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Digibyte (DGB) listed on Binance – why has it taken so long?

Robert Morel

Robert Morel

Robert Morel is a Full Stack Software Developer. Specializing in legacy applications. I have a particular interest in server management, operations and provisioning of deployment pipelines.
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On June 22, 2020, Binance, one of the largest cryptocurrency exchanges in the world, announced that they would be listing DGB. DGB is the native token of the Digibyte blockchain that had previously been excluded from listing on the platform.

According to the announcement, DGB/BTC, DGB/BNB and DGB/BUSD trading pairs would soon be available on Binance. Though this change would not be implemented until 2020/06/22 at 2:00 PM (UTC), users could begin depositing DGB in anticipation for trading . 

While Binance listing a new token is far from an anomaly, this particular announcement sent shockwaves through the industry. The token had been announced as under consideration for listing on Coinbase, another major exchange, and the management of Digibyte had celebrated the news online. 

“Thank you @binance for listing $DGB, without any demands or listing fee. The voice of the #DigiByte community was  heard,” a tweet from the official account said. 

Following the listing of the token on Binance, the price of the token soared from $0.017 to $0.022 and many see this as a sign of new beginnings for the token. However, the fact that it is just being listed on Binance and considered for listing on Coinbase is rather curious. The DGB token is the 35th largest cryptocurrency market capitalization and Digibyte is considered one of the most innovative  blockchains in existence. Why then has this move been delayed for so long?

DGB Missing in Action

Digibyte was created for the purpose of improving on the Bitcoin Core Protocol and has managed to achieve a faster speed and better efficiency than the concept it was based on. Despite all of this, the DGB token has mostly flown under the radar, seeing only a fraction of the popularity and success of its competitors. Its absence on major crypto  exchanges was only a further testament to how underrated it was. 

The Binance issue, however, reportedly stems from disputes between the former management of Digibyte and the management of Binance. In a 2019 interview with Cointelegraph, Jared Tate, the founder of Digibyte, shed light on the issue. According to him, they had first approached Binance about a possible listing for DGB back in 2017 when Binance saw an explosion in growth. He also stated that there was interest in the company’s DigiSign technology from Binance and despite winning a poll for which Binance promised listing should they win, conflict began to brew.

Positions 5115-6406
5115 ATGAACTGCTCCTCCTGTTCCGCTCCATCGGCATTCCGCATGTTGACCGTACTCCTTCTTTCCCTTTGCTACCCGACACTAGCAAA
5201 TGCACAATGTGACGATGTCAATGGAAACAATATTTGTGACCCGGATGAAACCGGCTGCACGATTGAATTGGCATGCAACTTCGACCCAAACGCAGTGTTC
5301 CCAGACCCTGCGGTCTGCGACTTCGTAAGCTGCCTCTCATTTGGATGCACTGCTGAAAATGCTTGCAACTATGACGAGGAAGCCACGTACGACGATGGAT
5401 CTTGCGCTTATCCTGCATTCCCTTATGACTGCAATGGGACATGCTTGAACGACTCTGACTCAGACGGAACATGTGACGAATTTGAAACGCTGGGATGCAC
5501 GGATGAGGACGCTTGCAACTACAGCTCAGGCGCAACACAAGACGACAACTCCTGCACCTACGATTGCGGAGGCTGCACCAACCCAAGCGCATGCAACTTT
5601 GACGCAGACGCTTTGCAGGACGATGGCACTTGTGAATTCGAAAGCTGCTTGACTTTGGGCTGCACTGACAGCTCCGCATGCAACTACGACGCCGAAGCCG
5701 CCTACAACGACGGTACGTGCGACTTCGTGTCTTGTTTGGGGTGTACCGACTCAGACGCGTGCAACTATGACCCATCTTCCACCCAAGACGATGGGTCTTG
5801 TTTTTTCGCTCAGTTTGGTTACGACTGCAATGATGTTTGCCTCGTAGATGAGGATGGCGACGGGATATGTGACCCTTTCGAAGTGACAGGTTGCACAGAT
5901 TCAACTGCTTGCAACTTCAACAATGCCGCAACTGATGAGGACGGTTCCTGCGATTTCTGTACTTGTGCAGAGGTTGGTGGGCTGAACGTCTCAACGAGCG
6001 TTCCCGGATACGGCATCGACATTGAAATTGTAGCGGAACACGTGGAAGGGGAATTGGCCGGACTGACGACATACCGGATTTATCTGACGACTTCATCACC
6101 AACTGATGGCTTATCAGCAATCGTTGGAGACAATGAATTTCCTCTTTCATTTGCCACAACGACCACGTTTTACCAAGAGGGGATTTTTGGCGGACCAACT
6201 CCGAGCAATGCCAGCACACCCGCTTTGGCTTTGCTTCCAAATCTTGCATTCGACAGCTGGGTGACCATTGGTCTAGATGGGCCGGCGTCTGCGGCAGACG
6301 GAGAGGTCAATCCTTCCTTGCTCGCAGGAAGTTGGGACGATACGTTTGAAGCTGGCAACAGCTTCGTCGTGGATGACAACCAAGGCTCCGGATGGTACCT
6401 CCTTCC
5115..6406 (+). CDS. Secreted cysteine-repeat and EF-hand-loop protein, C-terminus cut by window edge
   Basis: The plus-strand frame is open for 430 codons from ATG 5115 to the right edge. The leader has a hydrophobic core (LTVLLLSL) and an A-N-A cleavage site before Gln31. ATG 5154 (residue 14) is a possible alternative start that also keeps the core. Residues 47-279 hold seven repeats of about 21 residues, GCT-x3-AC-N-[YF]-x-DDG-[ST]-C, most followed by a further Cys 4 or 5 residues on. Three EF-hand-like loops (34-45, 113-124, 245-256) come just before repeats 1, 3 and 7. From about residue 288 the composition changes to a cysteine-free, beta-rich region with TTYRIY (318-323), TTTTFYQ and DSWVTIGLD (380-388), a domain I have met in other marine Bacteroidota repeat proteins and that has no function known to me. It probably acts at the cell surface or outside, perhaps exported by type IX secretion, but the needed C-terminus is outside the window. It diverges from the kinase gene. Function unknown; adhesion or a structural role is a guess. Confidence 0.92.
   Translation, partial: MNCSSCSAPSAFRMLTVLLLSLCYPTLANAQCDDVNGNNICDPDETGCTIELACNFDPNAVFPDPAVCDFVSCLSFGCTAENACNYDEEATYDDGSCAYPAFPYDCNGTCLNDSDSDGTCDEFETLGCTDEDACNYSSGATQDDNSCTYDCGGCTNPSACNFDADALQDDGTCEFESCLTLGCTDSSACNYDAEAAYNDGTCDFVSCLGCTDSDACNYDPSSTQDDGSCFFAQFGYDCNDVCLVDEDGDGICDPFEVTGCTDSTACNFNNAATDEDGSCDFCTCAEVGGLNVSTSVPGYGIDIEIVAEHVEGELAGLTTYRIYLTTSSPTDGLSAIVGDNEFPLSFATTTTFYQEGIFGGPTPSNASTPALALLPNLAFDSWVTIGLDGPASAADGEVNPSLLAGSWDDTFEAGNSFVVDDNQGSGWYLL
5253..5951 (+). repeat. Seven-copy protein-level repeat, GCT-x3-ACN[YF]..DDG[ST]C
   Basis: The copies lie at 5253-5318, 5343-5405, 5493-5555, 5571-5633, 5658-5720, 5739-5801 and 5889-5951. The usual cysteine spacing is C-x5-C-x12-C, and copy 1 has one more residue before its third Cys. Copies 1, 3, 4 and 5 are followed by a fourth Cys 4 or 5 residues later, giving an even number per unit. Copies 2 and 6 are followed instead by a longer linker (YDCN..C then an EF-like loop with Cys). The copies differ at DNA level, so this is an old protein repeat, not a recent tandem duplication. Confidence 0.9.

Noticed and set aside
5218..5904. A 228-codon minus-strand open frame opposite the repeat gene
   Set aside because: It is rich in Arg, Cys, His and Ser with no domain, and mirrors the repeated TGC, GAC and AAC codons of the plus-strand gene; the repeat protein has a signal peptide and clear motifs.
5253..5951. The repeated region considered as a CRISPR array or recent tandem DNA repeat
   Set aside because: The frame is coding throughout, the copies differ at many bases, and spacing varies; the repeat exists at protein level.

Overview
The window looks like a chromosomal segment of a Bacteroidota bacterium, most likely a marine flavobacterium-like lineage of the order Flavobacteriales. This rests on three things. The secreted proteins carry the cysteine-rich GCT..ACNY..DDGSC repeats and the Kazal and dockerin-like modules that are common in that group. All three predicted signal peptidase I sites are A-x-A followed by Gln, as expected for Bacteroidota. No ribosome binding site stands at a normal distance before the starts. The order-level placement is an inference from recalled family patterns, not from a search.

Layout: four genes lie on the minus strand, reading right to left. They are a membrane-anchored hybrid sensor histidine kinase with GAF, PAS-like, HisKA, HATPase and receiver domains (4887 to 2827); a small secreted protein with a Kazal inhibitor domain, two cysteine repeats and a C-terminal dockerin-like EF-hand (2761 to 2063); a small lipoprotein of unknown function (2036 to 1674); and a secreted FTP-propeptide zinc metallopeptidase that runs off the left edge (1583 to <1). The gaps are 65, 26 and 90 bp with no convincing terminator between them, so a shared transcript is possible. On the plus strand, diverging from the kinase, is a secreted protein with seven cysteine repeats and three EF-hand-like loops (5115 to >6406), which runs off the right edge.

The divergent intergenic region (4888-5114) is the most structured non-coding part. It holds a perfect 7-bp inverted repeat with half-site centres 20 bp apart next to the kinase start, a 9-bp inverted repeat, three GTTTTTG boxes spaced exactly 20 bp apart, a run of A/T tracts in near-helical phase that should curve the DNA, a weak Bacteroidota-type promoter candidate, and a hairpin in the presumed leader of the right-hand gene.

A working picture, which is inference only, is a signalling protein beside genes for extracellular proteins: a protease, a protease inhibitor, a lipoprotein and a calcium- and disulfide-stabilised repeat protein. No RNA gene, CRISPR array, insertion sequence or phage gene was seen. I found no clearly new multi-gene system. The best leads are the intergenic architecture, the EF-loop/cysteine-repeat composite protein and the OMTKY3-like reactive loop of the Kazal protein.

The bone of contention was the expectation of a listing fee by Binance. In their case, they were expected to fork over hundreds of thousands of dollars to get listed, which they did not have. As a result of this, DGB was not listed on Binance, to the disappointment of the community. In 2019, they were once again approached by Binance for a possible listing deal, Tate had already informed the Digibyte community about the upcoming meeting and declared that he would decline if any outrageous demands were made. According to him, this was the case.

“I told the community, ‘Look if they make any crazy demands, I’m not going to go for it.’ I was told they wouldn’t make any crazy demands. Sixty seconds into the call, they’re asking for $300,000 and 3% of all DigiBytes,” he said, further stating that he believed that the listing would have been a means to promote the new Binance US platform.

Changpeng Zhao, the CEO of Binance, did not deny the allegations when questioned but simply said that he would not waste his time. In an article by Zhao published in 2017, the apparently took at dig at Tate by claiming that “It is a bad idea to ‘try-to-pressure’ Binance into listing your coin by spreading FUD or negative comments about Binance.” and that all listing fees went to charity. 

DGB had further problems when in 2019, Tate mentioned on Twitter that he had concerns about how user data would be handled on Poloniex. At the time. The exchange had just been sold to Tron. The exchange’s official account come out to clarify that they did not own or collect user data. In the very same tweet, they announced that they would be delisting DGB from their platform.

The Implications of the Binance Listing

Now that DGB has been listed on Binance, it could usher in a new era of growth and exposure for the coin. Should they also be listed on Coinbase, smaller exchanges might follow suit. The result is that not only will DGB become more accessible for trading and acquiring but that its overall use could skyrocket. Its founder Jared Tate has since announced that he is exiting the project but these new developments show that DGB still has a future within the cryptocurrency industry.

Robert Morel

Robert Morel

Robert Morel is a Full Stack Software Developer. Specializing in legacy applications. I have a particular interest in server management, operations and provisioning of deployment pipelines.
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